Do organize your information properly. Include all four parts of a summary listed above.

Do keep your summary brief, but don't leave out anything important.

Don't use the author's words or include large quotes from the text. Use your own words.

Don't try to figure out the main idea of the text until you have finished reading through the entire article more than once. When you've finished reading, write out the text's main idea. Then, go back and briefly reread the text to make sure what you have written is really the author's main idea.

Don't include your own ideas; don't use "I." Save your reaction for the response.

2) The second part should explain or describe some connection you make between the presenter/authors ideas and your own experience. Alternatively, you may compare or contrast the presenter/authors ideas with those of another presenter/author you are familiar with. This paragraph should provide enough information to explain why you are making this connection. You might also express your opinion and evaluation of the presentation of the topic itself (e.g., the presenter/authors style of presentation, voice quality, vocabulary choice). You should include examples, facts, and experience to defend or support your opinion/evaluation.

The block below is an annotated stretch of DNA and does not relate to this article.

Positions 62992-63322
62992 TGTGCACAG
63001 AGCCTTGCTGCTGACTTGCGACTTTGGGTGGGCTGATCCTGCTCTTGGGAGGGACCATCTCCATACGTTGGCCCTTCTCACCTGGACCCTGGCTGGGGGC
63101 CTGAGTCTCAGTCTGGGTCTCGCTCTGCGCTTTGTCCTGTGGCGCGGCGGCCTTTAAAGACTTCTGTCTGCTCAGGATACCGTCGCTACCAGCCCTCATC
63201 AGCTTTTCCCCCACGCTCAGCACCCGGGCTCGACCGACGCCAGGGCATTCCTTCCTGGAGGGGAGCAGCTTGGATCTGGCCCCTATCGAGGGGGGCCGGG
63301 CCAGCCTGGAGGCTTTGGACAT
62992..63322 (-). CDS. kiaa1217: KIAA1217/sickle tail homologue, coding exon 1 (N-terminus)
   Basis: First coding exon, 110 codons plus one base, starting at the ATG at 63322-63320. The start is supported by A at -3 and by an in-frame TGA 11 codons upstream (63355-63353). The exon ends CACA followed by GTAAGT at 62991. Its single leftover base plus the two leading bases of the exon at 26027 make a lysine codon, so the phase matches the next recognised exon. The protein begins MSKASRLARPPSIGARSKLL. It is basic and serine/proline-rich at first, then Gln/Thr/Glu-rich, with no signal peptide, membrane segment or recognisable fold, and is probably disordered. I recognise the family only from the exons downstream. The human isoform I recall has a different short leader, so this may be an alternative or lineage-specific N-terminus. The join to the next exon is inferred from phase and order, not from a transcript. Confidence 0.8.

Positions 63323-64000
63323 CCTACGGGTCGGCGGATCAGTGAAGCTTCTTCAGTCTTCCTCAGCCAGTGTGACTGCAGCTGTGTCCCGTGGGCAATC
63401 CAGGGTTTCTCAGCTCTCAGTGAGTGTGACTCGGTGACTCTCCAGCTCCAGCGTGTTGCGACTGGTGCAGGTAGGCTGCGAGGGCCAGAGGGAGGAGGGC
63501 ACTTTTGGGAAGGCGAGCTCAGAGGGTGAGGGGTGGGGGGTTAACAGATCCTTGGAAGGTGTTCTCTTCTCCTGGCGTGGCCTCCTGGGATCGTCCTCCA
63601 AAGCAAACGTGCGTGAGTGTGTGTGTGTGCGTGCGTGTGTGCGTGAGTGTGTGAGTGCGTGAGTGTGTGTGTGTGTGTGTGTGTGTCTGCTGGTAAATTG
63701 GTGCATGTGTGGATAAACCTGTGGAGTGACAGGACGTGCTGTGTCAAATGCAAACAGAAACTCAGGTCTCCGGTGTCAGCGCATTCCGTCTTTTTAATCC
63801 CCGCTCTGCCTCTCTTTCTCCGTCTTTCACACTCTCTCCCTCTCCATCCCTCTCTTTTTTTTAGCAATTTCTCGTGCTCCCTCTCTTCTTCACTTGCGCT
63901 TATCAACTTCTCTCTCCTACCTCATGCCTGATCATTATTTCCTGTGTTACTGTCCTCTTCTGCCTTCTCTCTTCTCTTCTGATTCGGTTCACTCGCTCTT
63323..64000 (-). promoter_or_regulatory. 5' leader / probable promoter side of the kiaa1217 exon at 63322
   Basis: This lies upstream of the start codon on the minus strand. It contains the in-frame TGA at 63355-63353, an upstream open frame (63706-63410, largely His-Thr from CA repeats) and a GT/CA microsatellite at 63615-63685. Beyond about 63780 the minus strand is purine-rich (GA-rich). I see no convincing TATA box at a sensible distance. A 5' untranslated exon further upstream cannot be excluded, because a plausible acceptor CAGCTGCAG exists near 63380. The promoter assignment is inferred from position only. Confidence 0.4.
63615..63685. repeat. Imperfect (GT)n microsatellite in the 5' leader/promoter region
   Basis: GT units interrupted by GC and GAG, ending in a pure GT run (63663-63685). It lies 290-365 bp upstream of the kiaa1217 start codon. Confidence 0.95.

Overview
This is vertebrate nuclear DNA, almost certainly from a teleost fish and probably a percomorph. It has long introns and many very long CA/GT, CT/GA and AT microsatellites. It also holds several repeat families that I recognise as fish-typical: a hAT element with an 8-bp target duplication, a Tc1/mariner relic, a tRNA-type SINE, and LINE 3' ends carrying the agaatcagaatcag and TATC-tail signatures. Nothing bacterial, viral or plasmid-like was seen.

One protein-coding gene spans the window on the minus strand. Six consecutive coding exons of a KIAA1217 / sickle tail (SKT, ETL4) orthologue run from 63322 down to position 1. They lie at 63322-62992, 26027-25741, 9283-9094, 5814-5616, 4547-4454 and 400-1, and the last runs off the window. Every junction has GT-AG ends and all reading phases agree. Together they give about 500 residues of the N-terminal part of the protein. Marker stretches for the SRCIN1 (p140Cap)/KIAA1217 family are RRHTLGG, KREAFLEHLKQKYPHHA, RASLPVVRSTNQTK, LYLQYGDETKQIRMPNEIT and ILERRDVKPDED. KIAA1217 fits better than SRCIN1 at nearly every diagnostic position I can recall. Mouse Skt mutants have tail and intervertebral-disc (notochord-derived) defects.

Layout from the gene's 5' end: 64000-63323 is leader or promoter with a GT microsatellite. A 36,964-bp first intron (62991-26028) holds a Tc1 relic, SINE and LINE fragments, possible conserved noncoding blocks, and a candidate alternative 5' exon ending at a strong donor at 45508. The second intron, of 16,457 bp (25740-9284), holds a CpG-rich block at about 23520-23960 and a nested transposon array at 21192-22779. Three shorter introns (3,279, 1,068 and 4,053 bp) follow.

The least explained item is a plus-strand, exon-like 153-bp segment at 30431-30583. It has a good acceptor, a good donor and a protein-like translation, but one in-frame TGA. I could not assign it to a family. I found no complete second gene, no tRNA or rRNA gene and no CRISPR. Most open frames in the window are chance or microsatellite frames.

USEFUL LANGUAGE

This topic reminds me of another article by (author).

In this article,As I considered the presenters argument, I recalled an experience in which

A similar idea about (topic) is expressed by (author) in (article, book, etc.)

The authors arguments are (persuasive/convincing/inadequate...) because

I agree/disagree with the presenters views about (topic) because

In my opinion, the assertions in this article are correct/incorrect because

The author expressed her ideas in a clear academic manner. For example, she began by.

What is a response?

A response is your critical reaction to the text. The word "critical" does not necessarily mean negative. You may have positive or negative reactions to a text, but you must support those reactions with reasons and examples. An academic response doesn't end with, "I thought the article was good," or "I agree with the author's point of view." A well-developed response describes why you liked the article, why you agree with the author. A thoughtful response should: